PTE read aloud for speaking practice 44
Look at the text below. In 40 seconds, you must read this text aloud as naturally and as clearly as possible. You have 40 seconds to read aloud.
Instead of “seeing ’bout it,” however, Hall on his return was severely rated by his wife on the length of time he had spent in Sidderbridge and his mild inquiries were answered snappishly and in a manner not to the point and in a manner, not to the point. But the seed of suspicion Teddy had sown germinated in the mind of Mr. Hall in spite of these discouragements. “You win don’t know everything,” said Mr. Hall, resolved to ascertain more about the personality of his guest at the earliest possible opportunity.
She was all the more inclined to snap at Hall because of the stranger was undoubtedly an unusually strange sort of stranger, and she want by no means assured about him in her own mind. In the middle of the night, she woke up dreaming of huge white heads like turnips, that came trailing after her, at the end of interminable necks and with vast black eyes. But being a sensible woman, she subdued her terrors and turned over and went to sleep again.
So it was that on the twenty-ninth day of February, at the beginning of the thaw, this singular person fell out of infinity into Iping village. Next day his luggage arrived through the slush – and very remarkable luggage it was. There were a couple of trunks indeed, such as a rational man might need, but in addition, there were a box of books – big, fat books, of which some were just in incomprehensible handwriting and a dozen or more crates, boxes and cases, containing objects packed in straw, as it seemed to Hall, tugging with a casual curiosity at the straw-glass bottles.
Mr. Brellie saw the dog’s teeth had slipped the hand, heard a kick, saw the dog execute a flanking jump and get home on the stranger’s leg, and heard the rip of his trousering. Then the finer end of Fearenside’s whip reached his property and the dog, yelping with dismay, retreated under the wheels of the wagon. It was all the business of a swift half-minute.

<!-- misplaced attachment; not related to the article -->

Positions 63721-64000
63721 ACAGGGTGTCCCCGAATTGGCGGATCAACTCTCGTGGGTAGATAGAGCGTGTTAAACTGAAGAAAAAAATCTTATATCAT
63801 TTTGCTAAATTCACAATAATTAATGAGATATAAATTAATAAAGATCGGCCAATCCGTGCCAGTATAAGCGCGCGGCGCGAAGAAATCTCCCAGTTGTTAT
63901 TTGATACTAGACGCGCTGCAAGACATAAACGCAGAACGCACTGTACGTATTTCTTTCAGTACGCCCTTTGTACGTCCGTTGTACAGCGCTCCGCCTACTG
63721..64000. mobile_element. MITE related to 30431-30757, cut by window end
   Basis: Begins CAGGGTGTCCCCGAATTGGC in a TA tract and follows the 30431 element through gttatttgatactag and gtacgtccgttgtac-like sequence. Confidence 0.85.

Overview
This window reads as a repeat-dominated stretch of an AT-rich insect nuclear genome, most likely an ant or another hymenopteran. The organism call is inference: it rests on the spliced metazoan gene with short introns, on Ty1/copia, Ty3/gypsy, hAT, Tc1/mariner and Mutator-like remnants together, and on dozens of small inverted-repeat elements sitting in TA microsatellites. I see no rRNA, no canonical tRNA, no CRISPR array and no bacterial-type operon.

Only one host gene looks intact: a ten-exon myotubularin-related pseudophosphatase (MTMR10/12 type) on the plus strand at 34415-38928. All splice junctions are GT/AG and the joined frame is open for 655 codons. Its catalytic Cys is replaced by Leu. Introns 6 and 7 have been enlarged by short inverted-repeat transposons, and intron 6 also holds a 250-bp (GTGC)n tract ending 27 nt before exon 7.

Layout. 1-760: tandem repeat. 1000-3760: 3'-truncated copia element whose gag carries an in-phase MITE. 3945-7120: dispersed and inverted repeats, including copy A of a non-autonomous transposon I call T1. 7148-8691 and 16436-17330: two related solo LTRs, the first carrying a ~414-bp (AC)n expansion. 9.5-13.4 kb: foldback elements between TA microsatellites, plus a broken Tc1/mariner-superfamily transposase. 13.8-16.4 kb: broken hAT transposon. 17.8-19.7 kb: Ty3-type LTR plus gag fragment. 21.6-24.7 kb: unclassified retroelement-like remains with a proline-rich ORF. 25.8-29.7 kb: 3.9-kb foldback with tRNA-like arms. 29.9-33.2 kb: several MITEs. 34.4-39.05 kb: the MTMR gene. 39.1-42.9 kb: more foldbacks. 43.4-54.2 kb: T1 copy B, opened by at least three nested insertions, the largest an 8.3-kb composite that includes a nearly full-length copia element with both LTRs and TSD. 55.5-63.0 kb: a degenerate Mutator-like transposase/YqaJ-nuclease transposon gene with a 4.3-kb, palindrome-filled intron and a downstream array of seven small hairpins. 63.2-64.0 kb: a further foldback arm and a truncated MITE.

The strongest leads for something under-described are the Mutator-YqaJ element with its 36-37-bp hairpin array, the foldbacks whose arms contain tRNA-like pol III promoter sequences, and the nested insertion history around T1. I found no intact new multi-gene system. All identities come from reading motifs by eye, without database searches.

The blind was down and the room and the room dim. He caught a glimpse of a most singular thing, what seemed a handless arm waving towards him, and a face of these huge indeterminate spots on white, very like the face of a pale pansy. Then he was struck violently in the chest, hurled back, and the door slammed in his face and locked. It was so rapid that it gave him no time to observe. A waving of indecipherable shapes, a blow, and a concussion.
A couple of minutes after, he rejoined the little group that had formed outside the “Coach and Horses.” There was Fearenside telling about it all over again for the second time; there was Mrs. Hall saying his dog didn’t have any business to bite her guests; there was Huxter, the general dealer from over the road, interrogative and Sandy Wadgers from the forge, judicial; besides women and children, all of them saying fatuities.
Directly the first crate was, in accordance with his directions, carried into the parlor, the stranger flung himself upon it with extraordinary eagerness, and began to unpack it, scattering the straw with an utter disregard of Mrs. Hall’s carpet. And from it, he began to produce bottles of little fat bottles containing powders, small and slender bottles containing colored and white fluids, fluted blue bottles labeled Poison, bottles, large white glass bottles, bottles with glass stoppers and frosted labels.
Mrs. Hall took his dinner into him, he was already so absorbed in his work, pouring little drops out of the bottles into test-tubes, that he did not hear her until she had swept away the bulk of the straw and put the tray on the table, with some little emphasis perhaps, seeing the state that the floor was in. Then he half turned his head and immediately turned it away again.